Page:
You may assume you’re already communicating. After all, you talk to your partner every day. But asking if they remembered to tell the contractor about the slate tile doesn’t count. 

Take a stand for the health of your relationship by taking time to sit down and check in with each other. Try your best to keep these uninterrupted, even if they only last for 15-30 minutes.

During the check-in, approach your partner with curiosity. Our brain likes to get into grooves for efficiency’s sake -- especially in tense times. Instead, make an effort to see your partner for who they are in this moment.

Use the powerful communication tool of open-ended questions/statements:

  • What emotions are coming up for you since this change started?
  • Tell me about what feels challenging right now.
  • What would make things easier for you?
  • What do you need from me the most?

If you can manage it, add something to sweeten the deal. Split a piece of pie. Share a glass of wine. Cuddle up under a family quilt. A little warm fuzziness goes a long way to repair relationship strain.

Practice Grace

Speaking of ruts, a grudge is one of the deepest out there. You and your partner might make some missteps while you figure out a new way of living.

For small ones -- a sharp tone, jumping to conclusions -- make a habit of apologizing quickly. And forgive even faster to oil the wheels to peace. Nobody’s perfect. 

For larger mistakes, give each other compassionate space to cool off. Tell your partner that you will talk it out at a set time, and follow through on that discussion for each other’s sake. This will help you both feel secure, because you remain on the same team even during confrontation.

Look for Opportunities to Love More Throughout Life Transitions

Beyond damage control, cultivate extra signs of affection that help you and your partner feel close. Small gestures work especially well in this context.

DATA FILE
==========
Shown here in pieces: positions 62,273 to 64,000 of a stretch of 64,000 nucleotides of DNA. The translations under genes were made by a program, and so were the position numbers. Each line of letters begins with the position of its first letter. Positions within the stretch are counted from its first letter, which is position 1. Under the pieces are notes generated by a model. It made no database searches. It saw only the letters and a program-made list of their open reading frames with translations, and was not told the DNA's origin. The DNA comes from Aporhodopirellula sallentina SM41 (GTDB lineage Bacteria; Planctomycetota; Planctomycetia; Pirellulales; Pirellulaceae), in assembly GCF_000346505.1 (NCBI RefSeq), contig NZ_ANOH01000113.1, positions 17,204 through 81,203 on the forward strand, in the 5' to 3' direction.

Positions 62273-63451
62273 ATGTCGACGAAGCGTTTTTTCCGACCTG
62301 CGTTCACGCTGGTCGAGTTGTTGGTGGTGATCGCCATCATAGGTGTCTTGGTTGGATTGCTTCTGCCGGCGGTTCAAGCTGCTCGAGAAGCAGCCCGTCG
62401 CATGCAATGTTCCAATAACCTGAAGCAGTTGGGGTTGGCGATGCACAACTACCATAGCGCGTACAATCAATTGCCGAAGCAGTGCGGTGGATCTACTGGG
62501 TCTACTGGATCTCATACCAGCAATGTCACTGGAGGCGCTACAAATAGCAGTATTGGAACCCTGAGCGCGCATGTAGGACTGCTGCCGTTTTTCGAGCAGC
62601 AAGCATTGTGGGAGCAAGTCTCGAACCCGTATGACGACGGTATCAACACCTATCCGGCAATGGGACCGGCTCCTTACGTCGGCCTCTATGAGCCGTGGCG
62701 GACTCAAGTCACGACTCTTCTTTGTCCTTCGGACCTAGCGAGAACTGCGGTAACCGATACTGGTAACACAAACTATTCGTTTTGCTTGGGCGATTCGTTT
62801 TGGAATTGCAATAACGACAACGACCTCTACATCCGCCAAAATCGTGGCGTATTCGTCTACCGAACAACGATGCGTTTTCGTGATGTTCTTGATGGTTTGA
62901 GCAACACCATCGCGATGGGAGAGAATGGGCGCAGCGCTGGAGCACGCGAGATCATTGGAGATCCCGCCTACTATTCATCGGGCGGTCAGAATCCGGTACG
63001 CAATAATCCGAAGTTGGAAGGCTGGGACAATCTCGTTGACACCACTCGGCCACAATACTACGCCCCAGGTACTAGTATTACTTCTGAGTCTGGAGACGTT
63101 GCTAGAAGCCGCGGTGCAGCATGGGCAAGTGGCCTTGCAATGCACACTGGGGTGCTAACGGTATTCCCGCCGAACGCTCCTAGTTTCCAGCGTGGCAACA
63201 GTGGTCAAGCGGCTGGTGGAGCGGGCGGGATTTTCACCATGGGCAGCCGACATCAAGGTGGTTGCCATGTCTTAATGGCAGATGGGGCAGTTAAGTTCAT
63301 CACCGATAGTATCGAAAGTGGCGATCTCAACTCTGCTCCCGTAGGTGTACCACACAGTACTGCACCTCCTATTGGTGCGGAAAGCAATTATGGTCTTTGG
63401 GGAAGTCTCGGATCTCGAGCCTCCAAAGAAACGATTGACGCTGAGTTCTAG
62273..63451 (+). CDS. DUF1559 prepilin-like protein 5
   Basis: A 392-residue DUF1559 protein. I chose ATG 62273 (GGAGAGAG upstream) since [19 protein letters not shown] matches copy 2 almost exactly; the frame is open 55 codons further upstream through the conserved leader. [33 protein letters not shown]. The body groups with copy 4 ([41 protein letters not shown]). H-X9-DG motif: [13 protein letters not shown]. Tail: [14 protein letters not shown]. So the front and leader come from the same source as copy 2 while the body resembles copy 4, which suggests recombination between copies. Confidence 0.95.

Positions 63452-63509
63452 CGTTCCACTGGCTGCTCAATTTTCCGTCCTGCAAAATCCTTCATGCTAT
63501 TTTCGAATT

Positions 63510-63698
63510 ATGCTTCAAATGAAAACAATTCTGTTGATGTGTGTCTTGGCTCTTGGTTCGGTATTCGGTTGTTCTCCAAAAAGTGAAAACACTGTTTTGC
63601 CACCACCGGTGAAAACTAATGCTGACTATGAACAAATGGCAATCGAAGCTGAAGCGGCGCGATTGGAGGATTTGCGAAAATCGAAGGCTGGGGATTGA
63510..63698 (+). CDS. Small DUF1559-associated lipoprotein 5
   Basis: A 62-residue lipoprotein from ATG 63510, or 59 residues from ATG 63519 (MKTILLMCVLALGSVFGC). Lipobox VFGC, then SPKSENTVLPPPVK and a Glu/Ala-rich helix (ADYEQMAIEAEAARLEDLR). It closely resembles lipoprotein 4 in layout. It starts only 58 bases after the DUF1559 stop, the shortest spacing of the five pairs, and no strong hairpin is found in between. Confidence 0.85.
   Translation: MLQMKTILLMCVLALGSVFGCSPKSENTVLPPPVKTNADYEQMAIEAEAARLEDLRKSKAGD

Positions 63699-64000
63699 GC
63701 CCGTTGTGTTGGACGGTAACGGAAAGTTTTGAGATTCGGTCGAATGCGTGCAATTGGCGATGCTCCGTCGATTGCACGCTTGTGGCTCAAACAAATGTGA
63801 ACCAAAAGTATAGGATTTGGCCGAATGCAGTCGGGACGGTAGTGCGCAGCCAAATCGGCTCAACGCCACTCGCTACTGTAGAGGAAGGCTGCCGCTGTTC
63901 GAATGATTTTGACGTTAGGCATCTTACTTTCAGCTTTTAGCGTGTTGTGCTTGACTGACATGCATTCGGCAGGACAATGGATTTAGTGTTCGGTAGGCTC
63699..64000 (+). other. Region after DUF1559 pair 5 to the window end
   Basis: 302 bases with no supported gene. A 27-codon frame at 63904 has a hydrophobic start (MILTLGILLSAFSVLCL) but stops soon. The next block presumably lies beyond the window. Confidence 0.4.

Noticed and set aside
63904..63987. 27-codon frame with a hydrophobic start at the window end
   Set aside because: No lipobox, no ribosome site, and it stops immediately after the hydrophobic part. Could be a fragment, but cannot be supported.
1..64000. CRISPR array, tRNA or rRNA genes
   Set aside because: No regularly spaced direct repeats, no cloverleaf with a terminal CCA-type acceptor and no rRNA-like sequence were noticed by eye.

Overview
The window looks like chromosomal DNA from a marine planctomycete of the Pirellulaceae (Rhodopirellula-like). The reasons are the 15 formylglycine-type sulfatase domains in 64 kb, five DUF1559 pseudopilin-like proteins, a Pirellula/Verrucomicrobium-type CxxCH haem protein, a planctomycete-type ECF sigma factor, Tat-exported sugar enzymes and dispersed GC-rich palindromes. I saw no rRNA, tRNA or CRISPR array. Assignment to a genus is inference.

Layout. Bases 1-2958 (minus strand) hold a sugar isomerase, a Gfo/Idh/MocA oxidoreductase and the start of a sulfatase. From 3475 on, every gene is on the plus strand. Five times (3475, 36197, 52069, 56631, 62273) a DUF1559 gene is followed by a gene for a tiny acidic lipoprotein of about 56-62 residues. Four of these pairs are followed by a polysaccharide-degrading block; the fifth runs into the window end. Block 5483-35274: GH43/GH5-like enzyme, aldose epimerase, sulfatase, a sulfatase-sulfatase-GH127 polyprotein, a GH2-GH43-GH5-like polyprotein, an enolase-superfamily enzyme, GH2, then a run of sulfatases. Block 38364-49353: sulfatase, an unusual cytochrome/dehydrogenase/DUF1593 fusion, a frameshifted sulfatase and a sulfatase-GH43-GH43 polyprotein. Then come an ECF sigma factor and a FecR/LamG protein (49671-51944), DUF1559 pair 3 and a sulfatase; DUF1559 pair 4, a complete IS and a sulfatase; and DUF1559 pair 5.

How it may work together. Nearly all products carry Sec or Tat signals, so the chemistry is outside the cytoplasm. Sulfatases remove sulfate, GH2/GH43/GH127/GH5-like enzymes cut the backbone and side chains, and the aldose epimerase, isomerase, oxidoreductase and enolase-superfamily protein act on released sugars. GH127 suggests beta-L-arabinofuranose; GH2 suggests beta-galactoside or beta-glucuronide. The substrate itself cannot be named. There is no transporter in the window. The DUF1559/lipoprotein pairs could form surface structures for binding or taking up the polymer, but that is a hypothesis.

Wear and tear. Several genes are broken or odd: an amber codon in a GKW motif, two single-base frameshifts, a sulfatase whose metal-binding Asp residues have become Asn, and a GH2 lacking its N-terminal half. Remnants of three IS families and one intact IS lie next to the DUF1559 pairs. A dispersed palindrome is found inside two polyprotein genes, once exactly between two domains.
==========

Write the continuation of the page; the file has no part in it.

Anticipate needs. For example, wake up 10 minutes early to have coffee ready for your partner. Replace their pair of everyday shoes that have worn down. Bring a snack in the car when you pick them up from the airport.

Express words of love. Maybe you can’t solve your partner’s discomfort in their new career field. But you can tell them how great that shirt looks on their way out.

Connect through simple fun. Start a game of online Scrabble that you two can play throughout the day. Ping each other with silly animal videos. Play hide ‘n’ seek at the garden center.

Together, with caring and appreciation, you can get through these times together.

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The Surprising Benefits of Teletherapy

June 1, 2021

Would you have tried teletherapy before 2020? The answer, for most, would probably be “No.”

2020 forced us to adapt and give it a try, though. 

What did we gain from this year-plus-long experiment? A bunch of data showing that teletherapy actually works!

We’ve even discovered that teletherapy offers certain advantages that in-person meetings can’t. If you’re still on the fence, read on to discover the unexpected but welcome benefits of teletherapy.

Therapy in Action

Normally, in-person sessions happen in the “bubble” of the psychologist’s office. 

You sit in a clean, uncluttered room on a rattan sofa, surrounded by peaceful music and perhaps a little bubbling fountain. In that almost-heavenly space, you try to describe your chaotic life in words.